It was, of course, inevitable. For years now, UK governments have massively underfunded higher education. We sit in the bottom quarter of OECD countries for public funding for universities. But the launch today of the private ‘New College of Humanities’ in London is still shocking. The £18,000 a year fees are still horrifying. We knew this was precisely what the Tories were hoping would happen, that this was the inevitable end of the road down which Labour sent us. But it is still surprising how quickly we have arrived.

That, and the involvement of many public academics that many on the left respect. AC Grayling, Peter Singer, Richard Dawkins, Ronald Dworkin – names that many have found to be still small voices of calm in the midst of Daily Mail and Fox News insanity. In his email today to Sean Rillo Raczka the Chair of the Birkbeck student union, Grayling effectively tells us in his defence of the college that it is a sad necessity. He explains that it is the final remaining way to defend the humanities from the barbaric cuts imposed by this government. He wants more public funding, he says, but it simply isn’t there.

Well, in his countless articles for The Guardian over the years, I can’t find any in which he argues for more university funding. I don’t remember him joining the UCU and student protests against these cuts. I don’t remember this leading public intellectual leading a debate demanding proper public funding for intellectualism. Many academics fought tooth and nail – risked their careers and their livelihoods to defend our universities. Where were you, Professor Grayling?

Grayling talks in his email of hard facts. It is because of these hard facts that many of us have been fighting for university funding for years now. And so today’s rollcall of collaborators serve as a reminder of the failure of passive liberalism – of what happens when leading thinkers simply accept the cards laid out by the government. We have always known that ‘the philosophers have only interpreted the world, the point is to change it’*. But today, Britain’s leading public philosopher has done worse than only interpret. He has accepted the role of executioner.

And let’s be clear: this is what Anthony Grayling has done. Labour and the Tories may have issued the decree – they may have so run down funding for our universities that it became inevitable that some private institutions would be established. In fact, 2 were already – one under Labour: Buckingham; one under Cameron: BPP University. But these were not serious institutions in the public mind. They did not lend weight to the credibility of privatisation. They were snuck through the back door, with few knowing of their existence. They posed little serious challenge to our public universities.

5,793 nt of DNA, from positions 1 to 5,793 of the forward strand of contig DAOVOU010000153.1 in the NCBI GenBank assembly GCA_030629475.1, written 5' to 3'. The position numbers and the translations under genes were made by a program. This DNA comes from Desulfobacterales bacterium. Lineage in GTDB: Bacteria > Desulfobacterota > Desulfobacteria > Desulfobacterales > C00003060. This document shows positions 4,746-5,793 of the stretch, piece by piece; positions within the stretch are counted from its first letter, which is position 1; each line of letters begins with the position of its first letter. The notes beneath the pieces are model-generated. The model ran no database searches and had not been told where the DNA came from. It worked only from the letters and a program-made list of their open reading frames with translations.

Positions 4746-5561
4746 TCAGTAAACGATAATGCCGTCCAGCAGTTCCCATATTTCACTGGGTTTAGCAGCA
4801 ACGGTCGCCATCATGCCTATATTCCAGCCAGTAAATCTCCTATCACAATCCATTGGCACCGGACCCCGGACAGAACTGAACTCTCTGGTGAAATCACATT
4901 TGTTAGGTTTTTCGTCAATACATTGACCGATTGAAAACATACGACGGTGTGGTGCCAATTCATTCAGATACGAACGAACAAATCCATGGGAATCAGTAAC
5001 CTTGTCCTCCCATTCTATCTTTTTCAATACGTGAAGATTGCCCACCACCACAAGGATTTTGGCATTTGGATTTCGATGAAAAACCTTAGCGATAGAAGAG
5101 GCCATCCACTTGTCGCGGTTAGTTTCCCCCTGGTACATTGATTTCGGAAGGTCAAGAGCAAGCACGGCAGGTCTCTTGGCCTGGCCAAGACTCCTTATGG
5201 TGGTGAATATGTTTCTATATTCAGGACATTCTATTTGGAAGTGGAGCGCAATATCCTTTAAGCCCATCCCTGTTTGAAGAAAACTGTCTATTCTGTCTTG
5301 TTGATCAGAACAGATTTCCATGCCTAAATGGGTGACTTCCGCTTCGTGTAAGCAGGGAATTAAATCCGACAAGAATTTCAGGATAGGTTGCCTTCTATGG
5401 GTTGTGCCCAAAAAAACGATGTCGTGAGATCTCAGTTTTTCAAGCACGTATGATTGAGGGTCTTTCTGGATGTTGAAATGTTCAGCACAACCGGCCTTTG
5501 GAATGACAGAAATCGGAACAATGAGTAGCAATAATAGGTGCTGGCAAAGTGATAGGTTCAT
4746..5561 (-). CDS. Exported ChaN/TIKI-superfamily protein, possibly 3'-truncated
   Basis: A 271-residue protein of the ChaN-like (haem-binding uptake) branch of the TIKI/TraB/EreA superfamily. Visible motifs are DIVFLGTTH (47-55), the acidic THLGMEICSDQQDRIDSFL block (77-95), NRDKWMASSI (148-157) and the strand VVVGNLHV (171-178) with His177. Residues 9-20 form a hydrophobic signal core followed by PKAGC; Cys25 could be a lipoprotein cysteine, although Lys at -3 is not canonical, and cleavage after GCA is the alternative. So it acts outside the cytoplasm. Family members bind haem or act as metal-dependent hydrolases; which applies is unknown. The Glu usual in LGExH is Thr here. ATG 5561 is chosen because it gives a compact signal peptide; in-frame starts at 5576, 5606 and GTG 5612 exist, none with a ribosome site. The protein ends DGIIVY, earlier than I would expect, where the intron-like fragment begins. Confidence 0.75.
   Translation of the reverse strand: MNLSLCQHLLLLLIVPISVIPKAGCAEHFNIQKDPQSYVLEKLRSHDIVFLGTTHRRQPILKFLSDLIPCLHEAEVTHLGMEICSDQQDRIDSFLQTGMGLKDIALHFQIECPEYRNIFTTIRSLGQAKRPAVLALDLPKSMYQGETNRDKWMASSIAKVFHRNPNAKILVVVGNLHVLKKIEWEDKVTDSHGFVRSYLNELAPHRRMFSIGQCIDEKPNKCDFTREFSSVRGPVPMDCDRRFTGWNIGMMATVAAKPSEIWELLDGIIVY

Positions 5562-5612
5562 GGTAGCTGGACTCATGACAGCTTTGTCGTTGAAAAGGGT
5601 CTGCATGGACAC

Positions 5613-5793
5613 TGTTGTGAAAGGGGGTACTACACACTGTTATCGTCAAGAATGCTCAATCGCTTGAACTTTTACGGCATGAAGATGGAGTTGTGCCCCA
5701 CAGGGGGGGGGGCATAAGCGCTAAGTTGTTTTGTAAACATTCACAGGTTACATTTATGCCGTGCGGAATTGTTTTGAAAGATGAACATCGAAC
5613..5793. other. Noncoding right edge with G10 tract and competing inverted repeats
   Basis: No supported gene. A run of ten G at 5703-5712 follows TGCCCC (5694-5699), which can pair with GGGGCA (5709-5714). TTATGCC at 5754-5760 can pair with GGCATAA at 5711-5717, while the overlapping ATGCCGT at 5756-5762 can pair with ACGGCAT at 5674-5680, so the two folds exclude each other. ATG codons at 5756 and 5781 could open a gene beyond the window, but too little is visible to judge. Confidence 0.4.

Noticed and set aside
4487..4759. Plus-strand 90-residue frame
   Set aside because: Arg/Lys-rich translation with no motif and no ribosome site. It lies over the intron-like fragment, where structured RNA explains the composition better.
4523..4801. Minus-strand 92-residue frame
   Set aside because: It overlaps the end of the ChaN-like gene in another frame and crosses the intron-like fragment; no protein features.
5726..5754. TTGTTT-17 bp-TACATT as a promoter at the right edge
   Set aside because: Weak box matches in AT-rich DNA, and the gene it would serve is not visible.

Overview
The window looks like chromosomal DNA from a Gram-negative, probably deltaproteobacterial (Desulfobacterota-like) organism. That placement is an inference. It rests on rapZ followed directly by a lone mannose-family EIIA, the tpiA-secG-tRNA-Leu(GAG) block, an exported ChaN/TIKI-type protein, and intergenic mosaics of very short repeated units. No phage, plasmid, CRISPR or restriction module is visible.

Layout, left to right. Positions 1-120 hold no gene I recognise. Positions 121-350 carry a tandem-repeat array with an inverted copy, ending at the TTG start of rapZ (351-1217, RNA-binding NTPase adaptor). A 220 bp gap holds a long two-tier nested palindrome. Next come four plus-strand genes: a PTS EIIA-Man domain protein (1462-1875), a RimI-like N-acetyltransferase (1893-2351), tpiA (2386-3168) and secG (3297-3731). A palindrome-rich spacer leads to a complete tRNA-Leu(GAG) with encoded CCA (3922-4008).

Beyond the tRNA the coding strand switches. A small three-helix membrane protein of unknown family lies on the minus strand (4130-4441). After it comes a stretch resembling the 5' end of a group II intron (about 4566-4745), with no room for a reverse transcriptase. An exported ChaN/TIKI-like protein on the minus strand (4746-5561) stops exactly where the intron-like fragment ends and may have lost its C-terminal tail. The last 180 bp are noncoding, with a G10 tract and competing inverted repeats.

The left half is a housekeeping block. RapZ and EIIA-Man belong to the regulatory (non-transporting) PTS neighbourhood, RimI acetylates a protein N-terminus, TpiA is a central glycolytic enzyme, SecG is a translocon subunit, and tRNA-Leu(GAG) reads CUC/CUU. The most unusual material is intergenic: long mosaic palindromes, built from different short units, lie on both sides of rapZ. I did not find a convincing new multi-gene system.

No, it took major figures to do that, and that is why the list of names announced today as professors of this New College are not so much the leading academics of our age, but the most famous. They are not necessarily the best teachers or the best researchers. They are the best known names, the most media savvy. And so while Buckingham and BPP were obnoxious, they were quiet. What AC Grayling has launched today is not so much a college, as a public assault on public education. That, and a challenge to Oxford, Cambridge, and others to follow his lead. As he says in his email:

“Those of us who have set up the New College are … bringing to bear the US model”

We always knew that this was the end of the road down which Labour, Tories and Lib Dems have been leading us. But we had time. There was still fight in us yet. This did not have to happen now, and if not now, then possibly never. Grayling, Dawkins and the other collaborators have today taken us a lot further down that road. They have made our fight all the harder. They must have that on their consciences. But it is still a fight we can win.


* With notable exceptions – Bertrand Russell was president of CND, and then founded a more direct action focussed peace group, with whom he was often arrested. Jeremy Bentham founded UCL so all could afford to learn. Some philosophers have done their best to change the world.


THINGS YOU CAN DO NOW – Join a new Facebook group to oppose the New College, ring them on 0800 955 0212 to complain, or just to clog up their lines, or you can email Peter Singer – perhaps the most likely to go back on his agreement to teach at this institution – here: I’m sure there will be protests etc soon, we’ll try to keep you in touch. UPDATE – there is a meeting at SOAS tomorrow at 5:30 to organise campaigning against this.


UPDATE: we’ve set up an e-action so you can email Richard Dawkins and ask him not to take part. Please do.